As the Delta variant of coronavirus spreads across the United Kingdom, those who have been vaccinated account for nearly half of the country’s recent COVID-19 deaths. But doctors and scientists aren’t sounding the alarm about the ostensibly high rate of vaccination-related deaths.
On the other hand, they claim that the current data shows that vaccines provide significant protection against the Delta variant, especially after two doses. Delta was first discovered in India and now has since spread to at least 85 countries, including the United States, where it is now the most prominent variant.
The United Kingdom serves as a testbed for vaccines. Delta is spreading quickly, with 146,000 cases identified in the last week, up 72 percent from the week before. The country is also a world leader in determining which forms of the virus are prevalent through testing and genetic sequencing: By the middle of June, 97 percent of cases had been identified as Delta infections. And Delta is spreading amid a population that is among the world’s most vaccinated: 85 percent of adults have had at least one vaccine shot, with 63 percent receiving two.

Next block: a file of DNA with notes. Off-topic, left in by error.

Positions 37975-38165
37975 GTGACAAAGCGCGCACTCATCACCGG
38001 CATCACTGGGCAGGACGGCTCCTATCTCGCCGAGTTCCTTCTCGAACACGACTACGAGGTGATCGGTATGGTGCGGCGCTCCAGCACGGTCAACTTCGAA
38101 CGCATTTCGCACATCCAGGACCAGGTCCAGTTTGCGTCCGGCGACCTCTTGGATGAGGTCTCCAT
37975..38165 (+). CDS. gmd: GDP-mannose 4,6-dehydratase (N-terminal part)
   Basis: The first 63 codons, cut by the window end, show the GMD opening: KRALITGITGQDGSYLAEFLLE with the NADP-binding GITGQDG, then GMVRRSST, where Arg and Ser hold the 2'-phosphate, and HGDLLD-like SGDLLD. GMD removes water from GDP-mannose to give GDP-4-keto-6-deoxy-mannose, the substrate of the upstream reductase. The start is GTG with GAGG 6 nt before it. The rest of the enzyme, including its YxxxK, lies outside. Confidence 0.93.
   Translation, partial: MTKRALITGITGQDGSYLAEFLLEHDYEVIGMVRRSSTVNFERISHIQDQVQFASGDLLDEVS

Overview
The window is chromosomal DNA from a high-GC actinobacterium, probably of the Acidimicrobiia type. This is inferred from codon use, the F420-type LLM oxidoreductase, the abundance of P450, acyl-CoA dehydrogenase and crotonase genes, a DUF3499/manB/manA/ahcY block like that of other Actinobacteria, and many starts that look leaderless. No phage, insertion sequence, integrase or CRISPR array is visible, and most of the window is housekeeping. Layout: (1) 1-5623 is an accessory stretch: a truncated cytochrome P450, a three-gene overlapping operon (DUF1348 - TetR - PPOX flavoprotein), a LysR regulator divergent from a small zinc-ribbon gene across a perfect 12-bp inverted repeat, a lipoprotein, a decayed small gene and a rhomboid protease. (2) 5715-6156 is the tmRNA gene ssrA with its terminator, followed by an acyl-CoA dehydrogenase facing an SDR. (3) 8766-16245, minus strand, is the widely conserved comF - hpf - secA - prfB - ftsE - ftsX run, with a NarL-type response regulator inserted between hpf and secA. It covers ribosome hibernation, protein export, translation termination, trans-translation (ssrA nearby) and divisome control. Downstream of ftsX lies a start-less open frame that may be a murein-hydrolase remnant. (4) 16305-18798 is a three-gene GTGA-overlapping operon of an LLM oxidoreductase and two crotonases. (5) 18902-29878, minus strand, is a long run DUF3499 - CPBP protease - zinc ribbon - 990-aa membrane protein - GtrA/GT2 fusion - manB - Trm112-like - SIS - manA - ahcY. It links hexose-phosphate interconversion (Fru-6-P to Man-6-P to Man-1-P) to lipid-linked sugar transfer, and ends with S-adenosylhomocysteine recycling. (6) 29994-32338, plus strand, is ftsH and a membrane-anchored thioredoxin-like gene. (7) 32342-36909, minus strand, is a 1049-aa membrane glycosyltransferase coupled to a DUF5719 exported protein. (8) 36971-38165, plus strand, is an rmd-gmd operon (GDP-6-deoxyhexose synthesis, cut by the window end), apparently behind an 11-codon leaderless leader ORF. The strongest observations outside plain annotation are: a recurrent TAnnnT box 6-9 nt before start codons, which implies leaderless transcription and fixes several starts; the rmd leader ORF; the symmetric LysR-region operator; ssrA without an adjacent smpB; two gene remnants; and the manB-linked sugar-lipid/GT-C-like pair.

Because of the spread of Delta, the U.K. government has decided to postpone the termination of COVID restrictions until July 19. However, officials are becoming increasingly confident that the unlocking will occur as anticipated, because immunizations have broken the link between new cases, later hospitalizations, and deaths.
According to Public Health England data, 117 people died out of 92,000 Delta cases reported until June 21. Fifty-six percent, or 46%, had received two vaccination doses.
Why the Delta variant is showing an alarming potential to evade the effects of the vaccine?
Instead of highlighting that Delta is showing an alarming potential to evade the vaccine and cause serious illness, scientists say the numbers back up the vaccine’s effectiveness. The key reasons for this are:
- Vaccines aren’t 100 percent effective. Not everyone who has been vaccinated will respond in the same way
- The danger of dying from COVID-19 rises dramatically as one gets older
- As more of the population gets inoculated, there are fewer unvaccinated people for the virus to infect